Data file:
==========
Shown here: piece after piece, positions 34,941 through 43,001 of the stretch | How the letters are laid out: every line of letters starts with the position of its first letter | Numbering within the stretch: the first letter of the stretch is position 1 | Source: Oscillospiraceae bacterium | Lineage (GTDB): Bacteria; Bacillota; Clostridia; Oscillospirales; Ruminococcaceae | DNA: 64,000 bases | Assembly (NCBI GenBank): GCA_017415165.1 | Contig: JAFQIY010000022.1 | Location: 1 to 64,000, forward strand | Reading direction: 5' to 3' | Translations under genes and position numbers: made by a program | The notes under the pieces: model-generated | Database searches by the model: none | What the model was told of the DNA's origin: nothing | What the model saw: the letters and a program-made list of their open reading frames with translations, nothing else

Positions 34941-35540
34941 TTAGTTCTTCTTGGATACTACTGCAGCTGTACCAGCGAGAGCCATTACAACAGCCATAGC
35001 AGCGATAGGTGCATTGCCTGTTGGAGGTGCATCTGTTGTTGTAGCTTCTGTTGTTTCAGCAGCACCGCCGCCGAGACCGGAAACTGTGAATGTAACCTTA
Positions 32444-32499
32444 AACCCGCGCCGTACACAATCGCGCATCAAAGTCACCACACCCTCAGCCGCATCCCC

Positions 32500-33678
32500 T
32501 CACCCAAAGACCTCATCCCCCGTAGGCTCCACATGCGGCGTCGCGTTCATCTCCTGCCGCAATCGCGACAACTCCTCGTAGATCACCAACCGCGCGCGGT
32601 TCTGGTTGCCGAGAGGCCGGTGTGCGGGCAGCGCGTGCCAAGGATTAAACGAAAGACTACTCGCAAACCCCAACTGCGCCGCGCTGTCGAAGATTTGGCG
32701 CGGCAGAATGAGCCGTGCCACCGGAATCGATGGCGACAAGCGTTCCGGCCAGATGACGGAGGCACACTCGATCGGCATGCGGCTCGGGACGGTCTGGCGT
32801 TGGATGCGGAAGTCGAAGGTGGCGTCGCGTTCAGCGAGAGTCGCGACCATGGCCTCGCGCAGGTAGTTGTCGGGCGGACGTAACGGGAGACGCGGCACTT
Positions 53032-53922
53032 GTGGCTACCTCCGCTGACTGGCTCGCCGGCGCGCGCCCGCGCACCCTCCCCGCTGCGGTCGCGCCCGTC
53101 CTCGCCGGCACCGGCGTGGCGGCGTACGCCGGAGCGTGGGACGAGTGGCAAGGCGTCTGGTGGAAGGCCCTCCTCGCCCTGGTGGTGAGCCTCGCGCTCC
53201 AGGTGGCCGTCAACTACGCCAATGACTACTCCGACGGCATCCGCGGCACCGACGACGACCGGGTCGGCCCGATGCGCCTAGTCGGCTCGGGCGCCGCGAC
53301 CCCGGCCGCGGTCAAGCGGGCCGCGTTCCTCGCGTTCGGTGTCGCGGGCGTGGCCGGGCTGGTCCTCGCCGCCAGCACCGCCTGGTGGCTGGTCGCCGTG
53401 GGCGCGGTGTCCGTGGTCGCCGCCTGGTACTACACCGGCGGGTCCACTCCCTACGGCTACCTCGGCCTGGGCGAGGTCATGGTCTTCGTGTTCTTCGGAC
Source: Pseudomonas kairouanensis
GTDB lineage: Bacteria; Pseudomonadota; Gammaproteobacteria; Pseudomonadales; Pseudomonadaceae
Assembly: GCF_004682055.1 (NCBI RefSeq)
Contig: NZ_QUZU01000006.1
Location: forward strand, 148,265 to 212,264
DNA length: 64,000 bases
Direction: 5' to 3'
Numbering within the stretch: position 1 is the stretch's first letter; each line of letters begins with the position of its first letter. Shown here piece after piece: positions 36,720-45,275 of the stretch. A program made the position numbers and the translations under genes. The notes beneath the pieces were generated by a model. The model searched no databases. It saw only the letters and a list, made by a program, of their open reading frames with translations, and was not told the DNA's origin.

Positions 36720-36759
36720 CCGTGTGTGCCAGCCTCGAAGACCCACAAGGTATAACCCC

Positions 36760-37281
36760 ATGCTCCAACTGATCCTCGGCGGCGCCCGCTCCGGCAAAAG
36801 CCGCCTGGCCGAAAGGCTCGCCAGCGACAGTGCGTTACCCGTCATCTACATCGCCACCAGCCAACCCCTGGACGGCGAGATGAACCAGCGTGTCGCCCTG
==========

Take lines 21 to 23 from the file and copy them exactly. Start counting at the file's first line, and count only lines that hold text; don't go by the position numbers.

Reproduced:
Assembly: GCF_004682055.1 (NCBI RefSeq)
Contig: NZ_QUZU01000006.1
Location: forward strand, 148,265 to 212,264